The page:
"If life were a board game, moving the goalpost would be the equivalent of flipping the board and shouting, 'New rules, everyone!'"
Moving the goalpost
"Moving the goalpost" is an English expression for changing the terms of an agreement midway through a contract.
Imagine promising your child a dollar a week for additional household chores but not paying her for her work, or worse, expecting her to do more. You'd never do that, right? Right?
No one wants to be accused of moving the goalpost. And yet, we do it. All the time. Especially for contracts we make with ourselves. To see this playing out in real life, or if you want to take a peek at how fickle the human mind is, you just have to scroll through any online discussion forum on the FIRE (Financial Independence, Retire Early) community.
The FIRE movement
For those familiar with the FIRE movement, the concept centers on achieving financial independence at an early age. The core idea is to accumulate enough savings and investments to support a comfortable lifestyle without the need for traditional employment, thus allowing people freedom and flexibility in how they choose to spend their time.
To get started on FIRE, you need to establish a financial goal that, once reached (and invested), you'd be comfortable living off of, which often means you commit to a savings goal while employed and pre-determine your average annual spending in retirement.
The concept of FIRE is attractive to many, especially those who aren't satisfied with their jobs or those who like to pursue passions that are rewarding in non-monetary ways. So, quite a few get started on the path. They run Monte Carlo simulations, talk to a financial advisor (or ask strangers on Reddit), and come up with their "Financial Freedom" number. So far, so good. Their excitement is palpable.
However, as they venture into the realm of financial independence, doubt creeps in, and they start questioning whether they overestimated their saving capabilities. The pervasive influence of social media triggers comparison games.
The allure of a friend's new house, complete with a pool, becomes enticing. The "You Only Live Once" (Yolo) mentality takes hold. Before long, they persuade themselves that moving the goalpost by enduring three more years of endless Zoom calls, difficult bosses, and hokey PowerPoint presentations is a small price to pay for the infinity pool. Except, it isn't.
The trouble is we live in a world that tends to get better for most people, and with it comes rising expectations.
Our goal is not just to be rich. But to be richer than our neighbors.
We wish not just to be happy. But to be happier than others.
We anchor ourselves to a hedonic treadmill and constantly come up short.
According to the US Census, the median household income was $74,580 in 2022. And based on this article, plenty of Americans are in the global 1 percent, even though most may vehemently disagree with such a caricature. Because the truth is, it's all relative to expectations, and our expectations, unfortunately, seem to be on a constantly rising trajectory.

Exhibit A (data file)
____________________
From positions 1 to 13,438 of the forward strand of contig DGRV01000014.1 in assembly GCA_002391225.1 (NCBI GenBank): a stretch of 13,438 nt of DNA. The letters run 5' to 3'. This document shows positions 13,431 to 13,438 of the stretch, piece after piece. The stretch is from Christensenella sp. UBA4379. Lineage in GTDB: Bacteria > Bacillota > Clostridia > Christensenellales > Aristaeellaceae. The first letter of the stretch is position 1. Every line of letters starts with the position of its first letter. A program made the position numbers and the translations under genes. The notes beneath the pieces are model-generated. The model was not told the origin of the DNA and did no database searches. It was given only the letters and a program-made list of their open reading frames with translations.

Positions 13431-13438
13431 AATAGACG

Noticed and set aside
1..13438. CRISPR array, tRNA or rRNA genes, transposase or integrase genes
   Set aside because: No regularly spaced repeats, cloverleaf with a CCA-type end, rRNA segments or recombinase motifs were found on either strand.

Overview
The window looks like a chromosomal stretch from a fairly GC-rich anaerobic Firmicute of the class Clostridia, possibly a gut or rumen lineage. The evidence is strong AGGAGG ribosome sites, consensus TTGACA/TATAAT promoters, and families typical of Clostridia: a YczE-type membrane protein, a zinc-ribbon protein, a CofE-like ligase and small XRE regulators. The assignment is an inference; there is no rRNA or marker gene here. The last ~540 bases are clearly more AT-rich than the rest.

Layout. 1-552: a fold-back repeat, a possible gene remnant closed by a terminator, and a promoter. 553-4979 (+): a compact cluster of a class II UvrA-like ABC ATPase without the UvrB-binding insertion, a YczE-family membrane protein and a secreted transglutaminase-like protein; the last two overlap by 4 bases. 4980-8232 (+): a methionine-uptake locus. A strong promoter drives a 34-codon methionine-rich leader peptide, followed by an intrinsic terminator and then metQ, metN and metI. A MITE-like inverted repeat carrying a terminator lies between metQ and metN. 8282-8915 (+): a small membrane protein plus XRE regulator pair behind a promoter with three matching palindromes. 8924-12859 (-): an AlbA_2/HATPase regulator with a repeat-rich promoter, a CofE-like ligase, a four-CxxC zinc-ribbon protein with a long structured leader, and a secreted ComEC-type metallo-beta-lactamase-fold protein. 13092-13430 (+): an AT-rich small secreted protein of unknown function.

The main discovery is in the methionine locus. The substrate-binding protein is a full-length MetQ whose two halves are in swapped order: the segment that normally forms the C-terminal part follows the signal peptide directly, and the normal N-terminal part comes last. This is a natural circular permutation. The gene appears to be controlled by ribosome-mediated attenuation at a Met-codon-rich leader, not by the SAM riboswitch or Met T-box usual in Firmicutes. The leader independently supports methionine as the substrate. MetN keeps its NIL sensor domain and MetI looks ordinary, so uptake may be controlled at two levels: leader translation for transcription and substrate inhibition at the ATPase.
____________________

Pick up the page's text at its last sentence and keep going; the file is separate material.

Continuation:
Why moving the goalpost makes us unhappy
And here's why moving the goalpost becomes counterproductive to our happiness.
Frequently changing expectations can lead to a perpetual sense of discontent. When goalposts constantly shift, it's hard to feel satisfied with our achievements or circumstances because we're already focused on the next, often higher, goal.
Growing up, I was constantly told to "Aim for the sky to reach the tree-top." In hindsight, and as we learn more about human psychology, that seems to be patently bad advice. Setting expectations that are consistently hard to attain and finding ourselves always short of our goals can lead to frustration, a sense of failure, and a negative impact on overall well-being.
If none of this convinces you, let's turn to the legendary Stephen Hawking for inspiration.
In 1963, Stephen Hawking was diagnosed with amyotrophic lateral sclerosis (ALS), aka Lou Gehrig's disease. Twenty-one years old at that time, Hawking was pursuing his doctoral studies in theoretical physics at the University of Cambridge.
Suffice it to say: the diagnosis forever altered Hawking's life. His physical condition deteriorated over the years, and he eventually lost the ability to walk, speak without assistance, and perform many basic motor functions. However, his mental faculties remained sharp, and he continued to make groundbreaking contributions to theoretical physics.
My expectations were reduced to zero when I was 21. Since then, everything has been a bonus. Stephen Hawking.
Reducing one's expectations to zero might sound like surrender, but in Hawking's case, it was an acknowledgment of the unpredictable nature of life. It's an acceptance that, at times, life doesn't unfold according to our meticulously crafted plans.
This mindset shift isn't about settling for less or resigning oneself to mediocrity. It's a profound understanding that the absence of predetermined expectations allows us to be open to the richness of the present moment. It's an invitation to find joy in the journey rather than fixating on a destination that may forever remain elusive.
Remember, folks, moving the goalposts doesn't make you a soccer player; it just makes you that person no one wants on their team.